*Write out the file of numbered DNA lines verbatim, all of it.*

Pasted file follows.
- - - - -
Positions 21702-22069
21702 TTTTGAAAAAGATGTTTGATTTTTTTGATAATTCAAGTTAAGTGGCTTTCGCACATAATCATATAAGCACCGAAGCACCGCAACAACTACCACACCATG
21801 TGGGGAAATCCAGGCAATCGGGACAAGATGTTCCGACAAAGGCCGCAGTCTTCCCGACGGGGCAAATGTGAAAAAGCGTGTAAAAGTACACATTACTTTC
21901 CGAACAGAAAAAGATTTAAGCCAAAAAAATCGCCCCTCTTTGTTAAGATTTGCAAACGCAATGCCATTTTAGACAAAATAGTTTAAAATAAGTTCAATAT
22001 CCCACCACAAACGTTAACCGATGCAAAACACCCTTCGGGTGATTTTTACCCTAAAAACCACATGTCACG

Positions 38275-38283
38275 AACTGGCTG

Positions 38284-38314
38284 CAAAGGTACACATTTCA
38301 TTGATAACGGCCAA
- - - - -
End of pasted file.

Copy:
Positions 21702-22069
21702 TTTTGAAAAAGATGTTTGATTTTTTTGATAATTCAAGTTAAGTGGCTTTCGCACATAATCATATAAGCACCGAAGCACCGCAACAACTACCACACCATG
21801 TGGGGAAATCCAGGCAATCGGGACAAGATGTTCCGACAAAGGCCGCAGTCTTCCCGACGGGGCAAATGTGAAAAAGCGTGTAAAAGTACACATTACTTTC
21901 CGAACAGAAAAAGATTTAAGCCAAAAAAATCGCCCCTCTTTGTTAAGATTTGCAAACGCAATGCCATTTTAGACAAAATAGTTTAAAATAAGTTCAATAT
22001 CCCACCACAAACGTTAACCGATGCAAAACACCCTTCGGGTGATTTTTACCCTAAAAACCACATGTCACG

Positions 38275-38283
38275 AACTGGCTG

Positions 38284-38314
38284 CAAAGGTACACATTTCA
38301 TTGATAACGGCCAA